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If you’ve tried to lose weight in the past, then you may have come across various different meal plans or even coaches trying to sell you one.
Before we get into whether meal plans are any good, let’s define what a meal plan is.
A meal plan is a sort of food itinerary for the day, in which each of your meals are planned for you.
The idea is that this will take the thinking out of process and give you a clear plan to follow.
Meal plans typically limit you to certain foods, have minimal alternative options and are a rigid form of dieting.
Here’s a basic example of what a meal plan could look like
Porridge oats (with water) – 60g
Blueberries – 50g
Almonds – 15
Whey Protein Shake (with water) 30g
1 Piece of fruit (any)
150g Chicken Breast
½ Cup Wholegrain Rice
½ Cup Broccoli
½ Cup Green Beans
150g Turkey Mince
1 Cup of Pasta
1/2 Can Tinned Tomatoes
1 Shredded Carrot
1 Cup of Spinach
Looking at that for face value, there’s nothing necessarily wrong with the meals.
But the issue isn’t the foods or the meals, it’s the principle of giving a rigid plan for someone to follow.
Why Does That Matter?
The biggest underlying factor when it comes to successful dieting is adherence.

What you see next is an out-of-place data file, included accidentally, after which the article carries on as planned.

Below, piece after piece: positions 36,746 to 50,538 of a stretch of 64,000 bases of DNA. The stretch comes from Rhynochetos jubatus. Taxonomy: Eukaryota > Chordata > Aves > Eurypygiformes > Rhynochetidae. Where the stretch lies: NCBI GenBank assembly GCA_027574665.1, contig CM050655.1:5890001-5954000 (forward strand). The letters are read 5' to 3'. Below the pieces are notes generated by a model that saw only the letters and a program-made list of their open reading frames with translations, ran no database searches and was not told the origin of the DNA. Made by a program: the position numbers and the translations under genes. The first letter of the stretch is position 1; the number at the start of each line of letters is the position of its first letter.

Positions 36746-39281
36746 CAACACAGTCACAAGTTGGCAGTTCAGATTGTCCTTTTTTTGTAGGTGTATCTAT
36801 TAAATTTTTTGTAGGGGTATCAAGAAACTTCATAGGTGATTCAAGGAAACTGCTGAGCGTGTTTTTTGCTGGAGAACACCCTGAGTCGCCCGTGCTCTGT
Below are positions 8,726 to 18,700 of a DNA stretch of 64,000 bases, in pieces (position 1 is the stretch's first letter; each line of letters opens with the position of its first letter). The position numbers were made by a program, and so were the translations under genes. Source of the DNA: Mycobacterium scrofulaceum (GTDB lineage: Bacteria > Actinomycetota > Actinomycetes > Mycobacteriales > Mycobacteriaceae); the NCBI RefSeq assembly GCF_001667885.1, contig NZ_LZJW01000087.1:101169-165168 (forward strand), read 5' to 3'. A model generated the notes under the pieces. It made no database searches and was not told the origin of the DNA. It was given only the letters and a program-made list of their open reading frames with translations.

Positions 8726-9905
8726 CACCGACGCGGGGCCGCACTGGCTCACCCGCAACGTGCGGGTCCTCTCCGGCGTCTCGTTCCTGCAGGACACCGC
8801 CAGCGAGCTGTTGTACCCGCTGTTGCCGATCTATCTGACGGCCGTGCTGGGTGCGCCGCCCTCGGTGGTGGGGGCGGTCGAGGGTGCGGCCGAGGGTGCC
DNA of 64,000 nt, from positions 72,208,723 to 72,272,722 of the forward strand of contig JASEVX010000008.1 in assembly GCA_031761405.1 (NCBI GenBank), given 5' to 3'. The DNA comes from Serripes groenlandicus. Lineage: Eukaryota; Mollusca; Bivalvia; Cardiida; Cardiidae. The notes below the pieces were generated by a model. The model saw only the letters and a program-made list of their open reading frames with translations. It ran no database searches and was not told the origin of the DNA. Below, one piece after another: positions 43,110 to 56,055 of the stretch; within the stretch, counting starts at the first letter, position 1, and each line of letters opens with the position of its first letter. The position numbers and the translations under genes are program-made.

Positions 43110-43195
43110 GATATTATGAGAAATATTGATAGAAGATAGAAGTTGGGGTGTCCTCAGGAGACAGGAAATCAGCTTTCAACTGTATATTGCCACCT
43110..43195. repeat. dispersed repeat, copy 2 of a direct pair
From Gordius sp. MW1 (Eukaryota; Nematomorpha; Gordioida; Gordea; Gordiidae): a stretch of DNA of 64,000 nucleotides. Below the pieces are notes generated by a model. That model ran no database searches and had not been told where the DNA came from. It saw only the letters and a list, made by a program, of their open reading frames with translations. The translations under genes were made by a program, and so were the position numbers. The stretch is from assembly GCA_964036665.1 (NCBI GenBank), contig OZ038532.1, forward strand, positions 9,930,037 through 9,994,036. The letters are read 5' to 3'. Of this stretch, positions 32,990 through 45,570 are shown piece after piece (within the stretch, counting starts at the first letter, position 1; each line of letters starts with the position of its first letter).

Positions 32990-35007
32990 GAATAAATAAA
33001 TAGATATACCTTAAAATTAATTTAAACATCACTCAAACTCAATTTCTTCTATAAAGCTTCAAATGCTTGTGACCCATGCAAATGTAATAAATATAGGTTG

Take that meal plan from above and give it to 50 different people all looking to lose weight.
How many people do you think will stick to it?
Will it work for 50 different people with different lives and preferences?
People aren’t robots, and when it comes to food there are a myriad of caveats that affect a person’s adherence.
You can have the greatest meal plan in the world, but what’s the point if you don’t stick to it?
This brings me on to first main point.
Meal Plans do Little To Educate You
Give a (wo)man a fish and (s)he’ll eat for day, teach a (wo)man to fish and (s)he’ll eat for a lifetime
I’m a big advocate in educating clients in nutrition and helping them to consciously make better choices, understanding the whys, how’s, and find what works for them.
Look at that example above again; apart from telling you exactly what to eat at each meal, what else have you learned?
Let’s say you follow that meal plan precisely and get results.
What happens next?
What happens when you can’t source those ingredients?
What happens when you really want a certain food?
What happens when you need to think for yourself?
Knowing more about foods, the principles of weight loss and improving your relationship with food are paramount to long term success.
Rigid vs Flexible Dieting